Congenital hydronephrosis is frequently amenable to prenatal diagnosis, often as early as the second trimester. Most clinicians use a renal pelvis anterior-posterior (AP) diameter of 4 mm or more prior to 20 weeks of gestation as a threshold for identifying pyelectasis. If mild dilation of the renal pelvis is an isolated finding in the second trimester, evaluation performed later in gestation is used to guide postnatal management. Since the normal renal pelvis dimensions may increase with advancing gestation, thresholds for the diagnosis are larger in the third trimester. Neonatal follow-up is typically recommended only if the fetal renal pelvis diameter exceeds a specified cut-off (e.g. 7 or 10 mm) at or beyond 34 weeks. If the measurement is less, most deem the pyelectasis physiologic or normal. However, it has been suggested that fetuses with early renal pelvis dilation that resolved during pregnancy might also benefit from postnatal surveillance. The newborn evaluation for hydronephrosis may be time consuming, invasive, and costly; however, it can often prevent sequelae from congenital uropathy.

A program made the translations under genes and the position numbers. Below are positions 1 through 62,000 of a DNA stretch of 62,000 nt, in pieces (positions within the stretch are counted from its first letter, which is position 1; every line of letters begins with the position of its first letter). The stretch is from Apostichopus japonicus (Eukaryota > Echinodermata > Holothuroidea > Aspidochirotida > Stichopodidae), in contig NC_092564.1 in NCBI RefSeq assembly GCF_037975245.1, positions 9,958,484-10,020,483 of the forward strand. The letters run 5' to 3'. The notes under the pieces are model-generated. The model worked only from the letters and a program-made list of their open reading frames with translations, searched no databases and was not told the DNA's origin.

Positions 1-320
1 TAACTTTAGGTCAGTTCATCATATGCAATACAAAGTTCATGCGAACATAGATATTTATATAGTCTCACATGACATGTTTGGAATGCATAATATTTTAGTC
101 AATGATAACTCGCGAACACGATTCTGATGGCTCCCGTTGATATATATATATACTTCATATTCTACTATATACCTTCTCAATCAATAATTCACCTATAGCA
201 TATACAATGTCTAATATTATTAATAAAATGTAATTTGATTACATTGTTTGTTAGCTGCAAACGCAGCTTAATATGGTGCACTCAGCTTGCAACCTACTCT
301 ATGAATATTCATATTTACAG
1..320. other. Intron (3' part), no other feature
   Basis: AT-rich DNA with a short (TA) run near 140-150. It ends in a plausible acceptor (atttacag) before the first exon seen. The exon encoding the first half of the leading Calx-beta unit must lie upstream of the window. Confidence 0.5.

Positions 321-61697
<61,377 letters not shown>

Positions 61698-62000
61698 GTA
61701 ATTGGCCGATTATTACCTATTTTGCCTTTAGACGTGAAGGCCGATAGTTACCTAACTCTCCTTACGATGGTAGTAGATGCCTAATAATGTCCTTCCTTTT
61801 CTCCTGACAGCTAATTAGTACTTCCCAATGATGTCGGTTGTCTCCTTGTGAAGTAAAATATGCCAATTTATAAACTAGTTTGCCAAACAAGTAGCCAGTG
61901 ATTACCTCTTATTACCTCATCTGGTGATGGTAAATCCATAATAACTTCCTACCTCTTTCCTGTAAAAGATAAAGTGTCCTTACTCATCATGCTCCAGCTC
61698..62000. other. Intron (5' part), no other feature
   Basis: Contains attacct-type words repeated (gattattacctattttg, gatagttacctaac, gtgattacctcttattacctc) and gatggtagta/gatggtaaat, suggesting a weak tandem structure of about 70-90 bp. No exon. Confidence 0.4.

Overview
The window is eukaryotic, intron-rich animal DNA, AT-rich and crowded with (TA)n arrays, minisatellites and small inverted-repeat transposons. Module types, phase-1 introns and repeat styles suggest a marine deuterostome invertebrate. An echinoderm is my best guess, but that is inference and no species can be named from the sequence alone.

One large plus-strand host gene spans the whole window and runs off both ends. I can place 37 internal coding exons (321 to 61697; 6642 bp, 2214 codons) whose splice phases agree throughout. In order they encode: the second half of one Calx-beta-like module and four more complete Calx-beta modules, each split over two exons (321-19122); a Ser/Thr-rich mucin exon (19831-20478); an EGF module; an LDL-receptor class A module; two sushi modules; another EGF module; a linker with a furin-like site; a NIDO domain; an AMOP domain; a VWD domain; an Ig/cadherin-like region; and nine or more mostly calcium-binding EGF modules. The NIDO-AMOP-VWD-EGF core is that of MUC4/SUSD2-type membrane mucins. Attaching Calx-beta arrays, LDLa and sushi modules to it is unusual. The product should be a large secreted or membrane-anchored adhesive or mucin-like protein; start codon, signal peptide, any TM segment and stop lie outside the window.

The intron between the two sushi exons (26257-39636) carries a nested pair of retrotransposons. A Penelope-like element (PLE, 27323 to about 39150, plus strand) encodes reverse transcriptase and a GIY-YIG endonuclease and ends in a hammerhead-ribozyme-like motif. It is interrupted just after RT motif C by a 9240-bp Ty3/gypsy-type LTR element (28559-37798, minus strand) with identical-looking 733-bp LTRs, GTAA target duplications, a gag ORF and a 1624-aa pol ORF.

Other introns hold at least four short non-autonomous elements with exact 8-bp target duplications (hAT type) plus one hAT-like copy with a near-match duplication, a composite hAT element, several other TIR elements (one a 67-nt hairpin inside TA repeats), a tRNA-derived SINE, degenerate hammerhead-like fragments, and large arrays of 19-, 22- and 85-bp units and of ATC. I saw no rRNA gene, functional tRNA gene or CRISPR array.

ASJC Scopus subject areas
- Pediatrics, Perinatology, and Child Health